In the spring of 2008, Megan Lafollette learned that her close friend and colleague at Bexley Middle School was not only diagnosed with breast cancer, but would also be moved involuntarily to a 4th grade teaching position at Cassingham Elementary, just before beginning chemo. Megan recognized that it was too much for her friend to handle to be forced to leave a job she loved and was used to, while also beginning the fight for her life. Instead, Megan decided to step in and take the transfer herself. Shortly after, in the fall of 2008, Megan’s mom was diagnosed with breast cancer for the third time.
After having dealt with her mother’s struggle twice previously, and then dealing with both her mother and her friend being diagnosed in such a short amount of time, Megan decided it was time to do something big. Her family had participated in the Race since 2001, but Megan for the first time thought she would include her students. Thus, the Bexley Lions Cassingham Cubs for the Cure was formed in the spring of 2009.
“Breast cancer impacts not just the patient, but the children, nieces and nephews, cousins, brothers and sisters, and grandkids, etc. Being a daughter of a 3-time survivor has taught me the importance of courage, survival, positive thinking, knowledge, personal health and awareness, and most importantly celebration,” explains Megan. “Why not bring these lessons to my students and to the school community? It seemed like a natural fit to me, especially in a building which honors such attitudes and character traits.”
At the same time, the mother of a 2nd grade student at Cassingham was fighting her own battle with breast cancer. Alison Nakasako was diagnosed just three months after she had a clear mammogram, having found the lump herself, even though she did not regularly do self-checks, believing her regular screenings would do the job. But Alison was no stranger to breast cancer, being the daughter of a 22-year survivor and the daughter-in-law of a 15-year survivor. Alison’s treatment included a mastectomy, chemo and radiation, and just five days after her first round of chemo, Alison participated in the Race as a survivor for first time. Alison had always participated on the Limited Brands Team, where her husband is an employee, and has since joined Komen as a volunteer at health fairs, as well as serving on the Survivorship Council.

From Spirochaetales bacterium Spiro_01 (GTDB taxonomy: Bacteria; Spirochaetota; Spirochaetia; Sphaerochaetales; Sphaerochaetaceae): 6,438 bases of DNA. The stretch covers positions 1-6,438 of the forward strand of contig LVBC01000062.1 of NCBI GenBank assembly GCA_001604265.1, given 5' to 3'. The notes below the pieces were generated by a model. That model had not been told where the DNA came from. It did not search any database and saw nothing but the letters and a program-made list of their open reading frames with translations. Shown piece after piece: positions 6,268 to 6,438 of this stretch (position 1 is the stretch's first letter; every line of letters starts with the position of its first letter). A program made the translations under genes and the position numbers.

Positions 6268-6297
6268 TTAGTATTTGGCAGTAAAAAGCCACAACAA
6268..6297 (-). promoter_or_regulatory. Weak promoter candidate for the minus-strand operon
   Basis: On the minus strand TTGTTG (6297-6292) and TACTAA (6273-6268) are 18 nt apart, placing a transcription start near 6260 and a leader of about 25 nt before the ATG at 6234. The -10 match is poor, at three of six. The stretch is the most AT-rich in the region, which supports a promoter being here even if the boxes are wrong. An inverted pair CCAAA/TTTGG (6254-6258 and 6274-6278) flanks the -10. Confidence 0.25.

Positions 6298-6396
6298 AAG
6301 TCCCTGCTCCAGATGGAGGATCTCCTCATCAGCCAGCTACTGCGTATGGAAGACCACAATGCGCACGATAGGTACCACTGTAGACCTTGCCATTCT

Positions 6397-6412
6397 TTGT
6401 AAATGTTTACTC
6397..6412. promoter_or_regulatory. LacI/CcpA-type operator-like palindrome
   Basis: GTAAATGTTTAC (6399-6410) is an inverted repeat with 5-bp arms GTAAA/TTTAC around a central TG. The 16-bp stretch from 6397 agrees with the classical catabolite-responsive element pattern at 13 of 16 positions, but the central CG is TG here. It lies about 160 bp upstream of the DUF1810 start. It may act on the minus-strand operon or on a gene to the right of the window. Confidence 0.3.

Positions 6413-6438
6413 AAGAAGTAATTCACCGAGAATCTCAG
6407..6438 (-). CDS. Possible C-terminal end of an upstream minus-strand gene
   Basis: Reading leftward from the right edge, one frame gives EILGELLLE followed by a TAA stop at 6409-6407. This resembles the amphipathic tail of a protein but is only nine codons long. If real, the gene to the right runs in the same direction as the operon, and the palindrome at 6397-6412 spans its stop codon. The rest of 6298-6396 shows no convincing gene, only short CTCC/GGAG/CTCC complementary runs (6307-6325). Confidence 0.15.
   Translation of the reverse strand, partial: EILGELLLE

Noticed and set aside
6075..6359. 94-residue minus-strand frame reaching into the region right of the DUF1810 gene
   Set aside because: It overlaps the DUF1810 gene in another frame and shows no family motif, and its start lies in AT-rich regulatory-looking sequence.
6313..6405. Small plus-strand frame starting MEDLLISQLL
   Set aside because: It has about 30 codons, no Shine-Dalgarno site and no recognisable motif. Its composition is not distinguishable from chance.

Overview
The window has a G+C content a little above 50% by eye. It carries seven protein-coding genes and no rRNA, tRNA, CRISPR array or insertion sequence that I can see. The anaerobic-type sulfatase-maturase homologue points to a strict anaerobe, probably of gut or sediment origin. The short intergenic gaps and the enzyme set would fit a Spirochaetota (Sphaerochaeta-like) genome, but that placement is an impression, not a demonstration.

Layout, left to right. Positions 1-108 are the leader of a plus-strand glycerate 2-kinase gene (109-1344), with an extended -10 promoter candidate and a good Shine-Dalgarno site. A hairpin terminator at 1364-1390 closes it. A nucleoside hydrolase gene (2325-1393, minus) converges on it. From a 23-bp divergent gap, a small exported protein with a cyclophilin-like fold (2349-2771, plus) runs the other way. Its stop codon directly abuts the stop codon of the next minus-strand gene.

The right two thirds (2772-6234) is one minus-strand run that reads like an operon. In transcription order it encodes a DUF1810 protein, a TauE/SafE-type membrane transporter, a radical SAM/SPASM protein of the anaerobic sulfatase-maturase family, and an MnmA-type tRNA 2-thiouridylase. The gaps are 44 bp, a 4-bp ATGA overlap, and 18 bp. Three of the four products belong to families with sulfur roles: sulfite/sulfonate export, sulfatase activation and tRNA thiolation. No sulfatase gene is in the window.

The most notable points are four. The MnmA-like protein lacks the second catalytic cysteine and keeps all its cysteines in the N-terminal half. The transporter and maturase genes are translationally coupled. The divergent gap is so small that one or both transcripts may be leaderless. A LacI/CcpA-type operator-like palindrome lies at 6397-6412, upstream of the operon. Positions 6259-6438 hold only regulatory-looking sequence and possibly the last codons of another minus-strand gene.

While in treatment, Alison kept a blog to chronicle her struggle, and Megan was secretly following. Megan says that she saw Alison as a source of inspiration; the blog helped her understand the complexity of the disease through the eyes of a survivor, helped her imagine what her own mother’s struggle must have been like and caused her to wonder how Alison’s children must be dealing with the diagnosis. This only reinforced her belief that she should help increase education and understanding of breast cancer at the school. So, when Alison’s son was placed in Megan’s class this year, it seemed natural that the two would join forces.
“I know I would not be here today if I had not found the lump when I did,” admits Alison. “My mantra has become ‘Know Your Breasts!’ regardless of your age. Starting awareness and education as girls are turning into women seems like a good place to start. Raising money and having a good time at the Race For The Cure is a great way to start having conversations.”
The first year the team participated in had only 25 members, followed by 50 last year and approximately 100 for this year. Megan hopes next year they will be up to 200. Each year the team finishes the race arm-in-arm. They work to promote the race through “Wear Pink” days and announcements on the school bulletin. Students are also encouraged to fundraise and will be recognized for their efforts.
“I am hoping that our efforts at promoting it at school will increase awareness and education about breast cancer, particularly with the students in higher grades,” says Alison. “Megan teaches 4th grade, so there are kids heading off to middle school next year that have been involved for 3 years now. I hope they will continue to be involved, and will remain aware of Breast Cancer.”
To support the Bexley Lions Cassingham Team, visit their team page.
Guest post by Lexi Sweet